Samara Vise photo / Apartment Therapy

“I love my kitchen,” Arnesen says. “Plenty of room, lots of storage, great working triangle, and I can chat with guests all night.”


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Samara Vise photo / Apartment Therapy

Even if one of them is relaxing in the chaise lounge by the door. “Who says old outdoor chaise lounges only belong outside?” Arnesen asks.

Exactly! I’ve always said good patio furniture works great indoors, too.


www.bohohome.com @bohosusan
Samara Vise / Apartment Therapy

Arnesen’s Aunt Johanna, who’s responsible for her love of France, shares pride of place with an Eiffel Tower lamp on this piano-stool side table.


www.bohohome.com @bohosusan
Samara Vise / Apartment Therapy

The bedroom can be seen off to the right.


www.bohohome.com @bohosusan
Samara Vise photo / Apartment Therapy

But before we step in there, take a gander at this cupboard Arnesen made from old shutters and floorboards.


www.bohohome.com @bohosusan
Samara Vise / Apartment Therapy

And I love her idea of using Chinese coins (holes original) as backplates to dress up simple cupboard pulls! I want to try that; it would work with plain knobs too, I think.


www.bohohome.com @bohosusan
Samara Vise / Apartment Therapy

Arnesen loves paper clips AND is a radio talk show host, so this wall on the other side of the bedroom doorway, over the chaise, with its paper-clip sculpture and sign from an old radio studio, is a double décor win for her.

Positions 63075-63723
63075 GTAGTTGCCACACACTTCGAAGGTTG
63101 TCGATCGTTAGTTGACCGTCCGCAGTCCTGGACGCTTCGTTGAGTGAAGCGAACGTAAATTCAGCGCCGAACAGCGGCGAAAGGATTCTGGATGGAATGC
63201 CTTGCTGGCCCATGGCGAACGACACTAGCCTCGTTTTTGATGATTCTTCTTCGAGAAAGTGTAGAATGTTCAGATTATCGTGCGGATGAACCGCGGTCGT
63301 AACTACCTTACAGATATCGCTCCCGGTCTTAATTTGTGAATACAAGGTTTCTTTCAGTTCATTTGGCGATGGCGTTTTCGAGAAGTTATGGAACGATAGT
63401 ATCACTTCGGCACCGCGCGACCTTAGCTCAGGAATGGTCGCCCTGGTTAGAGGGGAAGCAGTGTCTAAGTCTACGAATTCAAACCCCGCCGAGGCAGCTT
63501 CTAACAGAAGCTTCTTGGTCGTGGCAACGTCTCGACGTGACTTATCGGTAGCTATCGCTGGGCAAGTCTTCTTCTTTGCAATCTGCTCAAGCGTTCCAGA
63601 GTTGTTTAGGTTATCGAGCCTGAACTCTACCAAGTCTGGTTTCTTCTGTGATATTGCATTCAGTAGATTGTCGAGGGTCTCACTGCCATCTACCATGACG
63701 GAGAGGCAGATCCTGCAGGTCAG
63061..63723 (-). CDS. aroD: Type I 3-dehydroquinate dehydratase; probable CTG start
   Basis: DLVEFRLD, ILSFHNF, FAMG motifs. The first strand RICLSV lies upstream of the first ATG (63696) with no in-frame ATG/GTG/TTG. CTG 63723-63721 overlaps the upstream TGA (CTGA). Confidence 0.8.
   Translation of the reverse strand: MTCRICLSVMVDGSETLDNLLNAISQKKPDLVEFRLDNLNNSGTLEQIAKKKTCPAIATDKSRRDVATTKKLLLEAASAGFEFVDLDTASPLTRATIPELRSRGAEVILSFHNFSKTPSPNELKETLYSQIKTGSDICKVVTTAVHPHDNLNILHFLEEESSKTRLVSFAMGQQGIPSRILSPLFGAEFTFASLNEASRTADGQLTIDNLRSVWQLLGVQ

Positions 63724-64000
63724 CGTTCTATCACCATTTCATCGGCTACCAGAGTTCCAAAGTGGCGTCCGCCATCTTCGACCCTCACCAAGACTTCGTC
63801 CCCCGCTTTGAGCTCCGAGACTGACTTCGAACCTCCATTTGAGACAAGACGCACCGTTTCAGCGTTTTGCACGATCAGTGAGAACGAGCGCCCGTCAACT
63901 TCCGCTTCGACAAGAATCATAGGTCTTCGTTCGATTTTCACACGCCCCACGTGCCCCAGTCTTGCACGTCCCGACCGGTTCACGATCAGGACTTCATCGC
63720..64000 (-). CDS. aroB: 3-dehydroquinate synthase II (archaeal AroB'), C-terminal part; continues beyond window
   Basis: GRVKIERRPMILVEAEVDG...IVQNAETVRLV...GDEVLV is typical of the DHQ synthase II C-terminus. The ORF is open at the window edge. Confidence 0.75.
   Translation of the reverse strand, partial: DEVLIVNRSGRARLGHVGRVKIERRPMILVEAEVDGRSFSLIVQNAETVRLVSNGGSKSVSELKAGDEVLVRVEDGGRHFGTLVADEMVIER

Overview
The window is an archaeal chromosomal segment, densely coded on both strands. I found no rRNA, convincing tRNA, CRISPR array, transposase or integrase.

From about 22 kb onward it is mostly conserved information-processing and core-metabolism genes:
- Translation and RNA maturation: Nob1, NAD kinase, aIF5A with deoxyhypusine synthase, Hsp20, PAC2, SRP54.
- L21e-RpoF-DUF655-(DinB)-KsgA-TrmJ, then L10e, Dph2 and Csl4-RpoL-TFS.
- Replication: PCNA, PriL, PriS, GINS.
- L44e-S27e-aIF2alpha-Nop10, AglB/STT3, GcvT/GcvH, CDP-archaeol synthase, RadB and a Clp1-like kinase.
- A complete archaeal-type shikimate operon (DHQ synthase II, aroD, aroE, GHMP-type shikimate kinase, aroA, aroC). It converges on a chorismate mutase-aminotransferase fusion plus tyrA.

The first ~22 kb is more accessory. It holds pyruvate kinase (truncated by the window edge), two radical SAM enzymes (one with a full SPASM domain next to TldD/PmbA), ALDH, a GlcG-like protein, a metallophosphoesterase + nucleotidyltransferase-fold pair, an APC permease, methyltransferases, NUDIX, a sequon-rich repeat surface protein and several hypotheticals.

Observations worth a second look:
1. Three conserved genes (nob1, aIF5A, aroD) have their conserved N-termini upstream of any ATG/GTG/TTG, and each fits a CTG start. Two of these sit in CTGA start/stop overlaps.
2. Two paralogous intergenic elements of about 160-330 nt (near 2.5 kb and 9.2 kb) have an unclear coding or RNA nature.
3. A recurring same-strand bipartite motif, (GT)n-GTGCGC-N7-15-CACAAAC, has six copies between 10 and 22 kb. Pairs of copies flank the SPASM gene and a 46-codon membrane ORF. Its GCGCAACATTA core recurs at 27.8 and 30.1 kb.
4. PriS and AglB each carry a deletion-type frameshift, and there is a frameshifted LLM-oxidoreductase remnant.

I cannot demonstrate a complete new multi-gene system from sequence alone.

Sweet dreams and sleep tight...


www.bohohome.com @bohosusan
Samara Vise / Apartment Therapy

The transom over the bedroom door is original to the house's first floor kitchen. "I found it nailed to the ceiling when we first started working on the space,” she says. The painting on the door was done by a friend from India.


www.bohohome.com @bohosusan
Samara Vise / Apartment Therapy

The Chinese writing over the bed reads, "When you work hard God notices" and was a gift from a student in Shanghai.


www.bohohome.com @bohosusan
Samara Vise / Apartment Therapy

The bottom wooden box in front of the bed is an old handmade rifle box, which Arnesen uses for storing linens.


www.bohohome.com @bohosusan
Samara Vise / Apartment Therapy

Arnesen found the marble sink in the attic before she started renovating and attached the base off an old Singer sewing machine to create a pedestal for the bathroom. She attached glass shelves to pieces of an old apple crate to hold her tchotchkes.


www.bohohome.com @bohosusan
Samara Vise / Apartment Therapy

The washboard at right is Chinese, and the yellow lamp reflects Arnesen's favorite color of the moment.


A bird's-eye view...


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This floorplan gives you a better idea of how the attic space functions.


Want more?


  • Read more about Arnesen and her home in Samara Vise’s article on Apartment Therapy.
  • Learn about the home’s rich political history in this 2016 Boston Globe article.
  • Check out Arnie’s Airbnb listing, the Majority Leader’s House, with photos of the space for rent (from $81 per night!), as well as common areas and grounds.